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Geothermal plants trigger small quakes near San Andreas fault

Geothermal plants on the Salton Sea cause tremors, study finds, but it isn't clear if they could touch off a major quake on the San Andreas fault.

July 11, 2013|By Bettina Boxall

The geothermal power plants at Southern California's Salton Sea don't just produce electricity, they also trigger thousands of temblors not far from one of the West Coast's most dangerous earthquake faults, a new study says.

Research published online Thursday in the journal Science found that as production rose at the Imperial County geothermal field, so did the number of earthquakes. From 1981 through 2012, more than 10,000 earthquakes above magnitude 1.75 were recorded in the area.

"That group of earthquakes …. is connected to the production," said Emily Brodsky, a UC Santa Cruz geophysicist and the paper's lead author.

The largest quake during the three-decade study period was magnitude 5.1. The vast majority of quakes were small. But they are occurring about 12 miles from the southern end of the San Andreas fault, which seismologists predict will eventually rock the Southland with a devastating temblor.

Researchers wonder if the many small quakes could trigger larger ones on the nearby fault.

"The big question at this point is what is the probability of jumping that gap and actually starting to interact with the San Andreas," Brodsky said. "We don't know the answer to that question."

"It is plausible," she said. "Is it a certainty? No."

Geothermal power production began in the Salton Sea field, on the sea's southeastern edge, in 1982 and includes one of the largest and hottest geothermal wells in the world. Plants extract superheated water from thousands of feet beneath the Earth's surface and use it to produce steam that drives turbines to generate electricity. The remaining brine is then injected back into the ground.

It has been known for decades that injecting fluids into the Earth can lead to seismic activity. Previous studies have also linked earthquakes to geothermal production.

What Brodsky and co-author Lia Lajoie — who worked on the project as a UC Santa Cruz graduate student — did was to quantify the relationship.

By examining field production data and earthquake records, they found that the earthquake rate mirrored the net extraction rate — the volume of water withdrawn minus the amount injected back into the ground.

"The net extraction ... at the Salton Sea is about half a billion gallons per month," Brodsky said. "That results in roughly one detectable earthquake per 11 days. If you increase it, that increases the number of earthquakes. And the more earthquakes you have, the more likely you are to have a big one."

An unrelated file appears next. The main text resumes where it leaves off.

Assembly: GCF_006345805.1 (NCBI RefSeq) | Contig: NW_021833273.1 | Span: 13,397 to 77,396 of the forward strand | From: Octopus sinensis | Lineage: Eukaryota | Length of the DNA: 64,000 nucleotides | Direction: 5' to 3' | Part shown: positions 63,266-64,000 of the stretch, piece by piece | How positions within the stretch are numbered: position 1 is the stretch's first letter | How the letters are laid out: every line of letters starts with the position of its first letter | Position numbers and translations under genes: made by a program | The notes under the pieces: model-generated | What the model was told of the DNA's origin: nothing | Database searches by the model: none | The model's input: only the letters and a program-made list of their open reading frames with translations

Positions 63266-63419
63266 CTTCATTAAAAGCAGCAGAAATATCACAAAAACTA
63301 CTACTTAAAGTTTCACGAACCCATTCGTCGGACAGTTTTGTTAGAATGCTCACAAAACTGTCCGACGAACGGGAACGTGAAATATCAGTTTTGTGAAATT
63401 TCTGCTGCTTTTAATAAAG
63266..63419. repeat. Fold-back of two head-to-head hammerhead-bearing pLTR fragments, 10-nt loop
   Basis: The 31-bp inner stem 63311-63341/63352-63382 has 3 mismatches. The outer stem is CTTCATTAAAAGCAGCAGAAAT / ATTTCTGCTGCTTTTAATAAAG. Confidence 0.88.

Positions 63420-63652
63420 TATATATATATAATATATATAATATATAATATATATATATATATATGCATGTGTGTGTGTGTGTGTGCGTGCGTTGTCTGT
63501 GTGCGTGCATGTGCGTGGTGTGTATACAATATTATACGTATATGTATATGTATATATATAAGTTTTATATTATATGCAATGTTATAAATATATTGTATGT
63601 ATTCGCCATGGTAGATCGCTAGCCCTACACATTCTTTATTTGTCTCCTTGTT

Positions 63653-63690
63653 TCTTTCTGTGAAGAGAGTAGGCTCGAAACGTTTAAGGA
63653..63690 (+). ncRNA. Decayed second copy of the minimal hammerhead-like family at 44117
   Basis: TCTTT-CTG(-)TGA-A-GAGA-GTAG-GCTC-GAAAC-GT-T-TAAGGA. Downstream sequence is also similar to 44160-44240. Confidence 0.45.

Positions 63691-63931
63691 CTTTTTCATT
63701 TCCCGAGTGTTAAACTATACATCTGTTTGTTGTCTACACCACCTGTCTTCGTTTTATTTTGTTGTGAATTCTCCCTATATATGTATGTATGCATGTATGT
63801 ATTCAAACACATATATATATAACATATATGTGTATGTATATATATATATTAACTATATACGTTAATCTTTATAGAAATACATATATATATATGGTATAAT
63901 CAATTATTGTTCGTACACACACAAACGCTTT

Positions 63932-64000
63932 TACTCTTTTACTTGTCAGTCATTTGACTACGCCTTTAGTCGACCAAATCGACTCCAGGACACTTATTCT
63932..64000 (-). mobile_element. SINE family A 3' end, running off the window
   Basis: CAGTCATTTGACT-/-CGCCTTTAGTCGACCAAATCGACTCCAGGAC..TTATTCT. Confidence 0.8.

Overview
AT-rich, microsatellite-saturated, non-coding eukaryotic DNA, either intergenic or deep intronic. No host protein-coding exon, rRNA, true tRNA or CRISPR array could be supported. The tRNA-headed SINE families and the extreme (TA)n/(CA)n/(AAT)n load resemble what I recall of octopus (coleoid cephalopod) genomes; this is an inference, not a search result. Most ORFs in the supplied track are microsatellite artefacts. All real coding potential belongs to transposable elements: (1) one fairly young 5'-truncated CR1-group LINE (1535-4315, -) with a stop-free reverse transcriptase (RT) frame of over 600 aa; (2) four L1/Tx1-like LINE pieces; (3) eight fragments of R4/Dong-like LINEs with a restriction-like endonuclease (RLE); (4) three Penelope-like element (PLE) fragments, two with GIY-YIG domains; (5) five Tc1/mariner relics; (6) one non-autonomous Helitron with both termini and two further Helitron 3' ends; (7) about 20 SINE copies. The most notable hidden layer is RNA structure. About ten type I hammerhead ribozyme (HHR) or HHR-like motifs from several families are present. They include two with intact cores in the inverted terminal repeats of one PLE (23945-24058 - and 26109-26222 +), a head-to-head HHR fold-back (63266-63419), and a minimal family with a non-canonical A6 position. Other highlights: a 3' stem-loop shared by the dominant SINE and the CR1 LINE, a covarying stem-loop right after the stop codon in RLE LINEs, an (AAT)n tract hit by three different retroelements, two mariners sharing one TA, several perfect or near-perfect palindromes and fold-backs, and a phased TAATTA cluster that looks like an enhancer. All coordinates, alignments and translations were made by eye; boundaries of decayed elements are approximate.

The Salton Sea field is one of a number of geothermal operations in California, which leads the nation in geothermal power production. Work at the much larger Geysers field in Northern California has also triggered a multitude of small quakes, according to William Ellsworth, a geophysicist with the U.S. Geological Survey office in Menlo Park.

Though not intentional, the seismic activity helps stimulate the flow of hot water by fracturing bedrock and creating pathways to the surface.

"These very tiny earthquakes that are occurring are really important for the continued operation of the geothermal field," Ellsworth said. "If we didn't have the little earthquakes occurring, the field would probably close up."

Ellsworth, who was not involved in the Salton Sea study, called the results "very interesting" and said they raised questions of exactly how net extraction influenced the earthquake rate.

But he said he doesn't think the geothermal operations pose a serious risk of triggering earthquakes on the San Andreas fault.

"There are larger, natural earthquakes that occur much closer to the San Andreas and so the chances that something in the geothermal reservoir would unleash a much larger earthquake are pretty small compared to the hazard from the natural events," Ellsworth said. "I don't think any of my colleagues who have looked at this think that this is a major contributor to the seismic hazard."

Geothermal production in California is regulated by the California Department of Conservation, which a spokesman said does not specifically look at seismic activity. But geothermal producers must submit annual seismic surveys to authorities.

In an email, State Geologist John Parrish said the small Salton Sea quakes "are far enough away from the San Andreas fault, and at such shallow depths, that we do not believe the earth stresses in the area are being realigned so as to affect the San Andreas fault, or any other major fault within the region."

Regardless, scientists say that the southern San Andreas fault could one day unleash a magnitude 7.8 quake.

"It is certainly a place where we expect a large earthquake, triggered or not," Brodsky said. "People should be prepared for that."

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